The Pride flag will fly over Greenwich Town Hall during the month of June.
A flag-raising ceremony was held on Thursday, June 10. Greenwich First selectman Fred Camillo, former selectman Drew Marzullo, and Congressman Jim Himes all shared kind words before putting their hands together to raise the flag. It now flies alongside the American flag and Connecticut state flag.
In his speech, Mr. Marzullo emphasized that there was a real purpose to flying the Pride flag. He described it as “an opportunity to show a 10 year old, a gay child, who might feel different or singular that they are not alone.”
Congressman Jim Himes talked about how the pride flag served to “acknowledge and celebrate” the LGBTQ+ community. To acknowledge their past and current discrimination, but also to celebrate the progress that has been made. “My god, what a story of progress,” he said.
In a separate interview, Marzullo said there was more acceptance of LGBTQ+ people today. Still, he said, “There are people in the United States who don’t have that….We are hoping people are going to see this and say, ‘It’s okay [to be LGBTQ+].’ Because it is okay.”
Marzullo mentioned that the Town holds numerous flag-raising ceremonies at the Town Hall because it is both a busy and noticeable location.
“To see the gay flag in 2021, flying on a street that is very visible, in front of Greenwich Town Hall—it does say something,” he said.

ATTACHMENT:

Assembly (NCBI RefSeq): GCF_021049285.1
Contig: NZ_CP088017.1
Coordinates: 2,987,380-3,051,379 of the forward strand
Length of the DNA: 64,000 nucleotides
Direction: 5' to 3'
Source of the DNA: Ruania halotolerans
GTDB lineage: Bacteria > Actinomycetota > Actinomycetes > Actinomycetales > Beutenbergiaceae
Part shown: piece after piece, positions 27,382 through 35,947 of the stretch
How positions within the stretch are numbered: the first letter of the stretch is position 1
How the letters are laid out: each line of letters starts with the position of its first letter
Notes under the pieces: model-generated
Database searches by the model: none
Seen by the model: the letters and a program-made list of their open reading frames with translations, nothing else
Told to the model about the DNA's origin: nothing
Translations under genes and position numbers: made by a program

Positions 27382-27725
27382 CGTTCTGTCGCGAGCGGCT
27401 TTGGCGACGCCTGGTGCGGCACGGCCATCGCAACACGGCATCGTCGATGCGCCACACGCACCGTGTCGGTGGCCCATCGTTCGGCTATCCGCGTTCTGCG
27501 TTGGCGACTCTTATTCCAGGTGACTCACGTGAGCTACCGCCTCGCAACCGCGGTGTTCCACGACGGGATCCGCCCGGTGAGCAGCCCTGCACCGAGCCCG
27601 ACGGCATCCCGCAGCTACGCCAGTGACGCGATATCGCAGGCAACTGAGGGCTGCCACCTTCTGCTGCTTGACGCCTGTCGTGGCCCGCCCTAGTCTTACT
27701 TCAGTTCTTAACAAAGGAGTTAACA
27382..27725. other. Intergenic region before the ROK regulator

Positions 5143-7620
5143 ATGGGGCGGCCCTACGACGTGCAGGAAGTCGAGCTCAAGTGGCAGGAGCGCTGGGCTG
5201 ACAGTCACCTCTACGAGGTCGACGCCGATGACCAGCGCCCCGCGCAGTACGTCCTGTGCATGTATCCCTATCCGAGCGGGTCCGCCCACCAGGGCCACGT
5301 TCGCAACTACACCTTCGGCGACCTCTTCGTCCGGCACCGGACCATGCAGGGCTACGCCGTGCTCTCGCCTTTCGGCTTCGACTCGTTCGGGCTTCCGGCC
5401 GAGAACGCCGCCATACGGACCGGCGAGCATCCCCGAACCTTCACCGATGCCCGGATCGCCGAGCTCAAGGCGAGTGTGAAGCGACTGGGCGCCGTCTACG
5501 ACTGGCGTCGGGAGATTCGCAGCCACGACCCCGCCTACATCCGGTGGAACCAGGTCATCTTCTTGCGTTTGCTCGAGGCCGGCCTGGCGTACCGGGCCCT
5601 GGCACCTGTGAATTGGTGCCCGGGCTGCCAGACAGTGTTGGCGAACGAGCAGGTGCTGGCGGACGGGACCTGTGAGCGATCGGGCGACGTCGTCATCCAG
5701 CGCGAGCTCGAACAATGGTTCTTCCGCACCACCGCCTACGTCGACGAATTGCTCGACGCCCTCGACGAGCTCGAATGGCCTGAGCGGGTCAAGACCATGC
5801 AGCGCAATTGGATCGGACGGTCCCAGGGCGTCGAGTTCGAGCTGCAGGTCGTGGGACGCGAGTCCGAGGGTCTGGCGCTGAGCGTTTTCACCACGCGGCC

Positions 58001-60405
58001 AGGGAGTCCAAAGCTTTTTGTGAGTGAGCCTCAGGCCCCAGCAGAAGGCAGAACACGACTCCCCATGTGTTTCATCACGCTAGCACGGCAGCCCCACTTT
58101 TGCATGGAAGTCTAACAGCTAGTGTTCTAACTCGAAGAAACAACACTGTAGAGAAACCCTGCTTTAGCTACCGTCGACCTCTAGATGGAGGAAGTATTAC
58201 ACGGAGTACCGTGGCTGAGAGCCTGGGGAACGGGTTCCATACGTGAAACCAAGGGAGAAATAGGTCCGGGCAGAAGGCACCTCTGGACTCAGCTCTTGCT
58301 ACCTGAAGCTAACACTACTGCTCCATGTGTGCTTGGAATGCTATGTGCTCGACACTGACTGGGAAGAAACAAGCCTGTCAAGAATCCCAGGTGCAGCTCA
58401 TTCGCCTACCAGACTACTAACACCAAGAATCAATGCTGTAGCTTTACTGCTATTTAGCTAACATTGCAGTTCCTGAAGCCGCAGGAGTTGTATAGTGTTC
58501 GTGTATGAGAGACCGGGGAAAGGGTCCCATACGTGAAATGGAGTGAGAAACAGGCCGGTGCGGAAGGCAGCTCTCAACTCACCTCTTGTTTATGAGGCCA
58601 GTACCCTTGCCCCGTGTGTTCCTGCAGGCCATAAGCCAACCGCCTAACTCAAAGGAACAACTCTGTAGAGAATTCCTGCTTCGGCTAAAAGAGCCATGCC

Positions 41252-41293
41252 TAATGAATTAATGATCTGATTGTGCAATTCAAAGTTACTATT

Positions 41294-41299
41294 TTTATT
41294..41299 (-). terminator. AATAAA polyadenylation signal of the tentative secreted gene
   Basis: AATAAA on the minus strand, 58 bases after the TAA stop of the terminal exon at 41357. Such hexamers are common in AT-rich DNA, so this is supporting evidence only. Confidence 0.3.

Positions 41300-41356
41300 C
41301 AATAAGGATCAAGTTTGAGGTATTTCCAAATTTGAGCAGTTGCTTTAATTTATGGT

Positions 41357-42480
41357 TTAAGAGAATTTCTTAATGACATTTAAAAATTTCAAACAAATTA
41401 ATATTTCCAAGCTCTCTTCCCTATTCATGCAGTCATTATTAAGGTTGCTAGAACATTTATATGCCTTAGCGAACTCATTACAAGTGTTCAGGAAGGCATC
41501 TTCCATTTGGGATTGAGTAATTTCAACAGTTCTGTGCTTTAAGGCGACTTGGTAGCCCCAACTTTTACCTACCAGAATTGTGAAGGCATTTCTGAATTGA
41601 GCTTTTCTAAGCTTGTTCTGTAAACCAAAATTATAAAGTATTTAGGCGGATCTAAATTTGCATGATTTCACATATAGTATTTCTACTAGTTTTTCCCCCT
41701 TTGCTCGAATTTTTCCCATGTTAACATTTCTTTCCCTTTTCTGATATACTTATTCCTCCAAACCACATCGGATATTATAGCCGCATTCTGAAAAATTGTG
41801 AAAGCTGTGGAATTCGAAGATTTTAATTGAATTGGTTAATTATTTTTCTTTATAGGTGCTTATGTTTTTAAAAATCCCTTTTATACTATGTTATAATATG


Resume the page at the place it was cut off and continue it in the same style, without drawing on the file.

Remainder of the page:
In addition to the large pride flag itself, the front of the building was decorated with small pride flags and lawn signs reading “#GreenwichHasPride.”
The ceremony was met with a small crowd of supportive onlookers, in addition to the joyful honks of passing cars. Captain James Bonney of the Greenwich Police played the bagpipes.
In an interview, Himes explained the value of the ceremony.
“It is symbolic, but somewhere there is a high school kid who is nervous about coming out. But when they see Democrats and Republicans, a Congressman, a First Selectman and a police officer saying, ‘It’s okay. You should be proud of your identity,’—that makes a difference,” he said.
The ceremony works in concert with other local Pride celebrations and resources, especially those aimed at LGBTQ+ youth.
Also, Wells Noonan launched a campaign of lawn signs that have a Pride flag and say “#GreenwichHasPride.”
Multiple signs were featured at the flag-raising ceremony. This raises money to support the Kids in Crisis’ “Lighthouse Program,” which will act as a safe space for queer youth in Fairfield County when it opens in the fall.
Other Pride-related events are being celebrated by the GHS Gay Straight Alliance club and by the Triangle Community Center in Norwalk.
Drew Marzullo was the driving force in the flag-raising ceremony.
He previously organized an event to raise the Pride flag after the shooting at the Pulse nightclub in Orlando, Florida.
Himes thanks the generally inclusive and supportive environment of Greenwich for being able to hold events like the one on Thursday.
“The citizens of Greenwich are wonderful,” he said. “It is a traditionally conservative town, yet here we are celebrating LGBTQ+ pride.”
Marzullo said he felt lucky to live in Greenwich with his husband and child, when so many other people cannot live in such an accepting place.
Lastly, while looking at the flags flying above town hall, he said, “It is a beautiful flag. We have three beautiful flags.”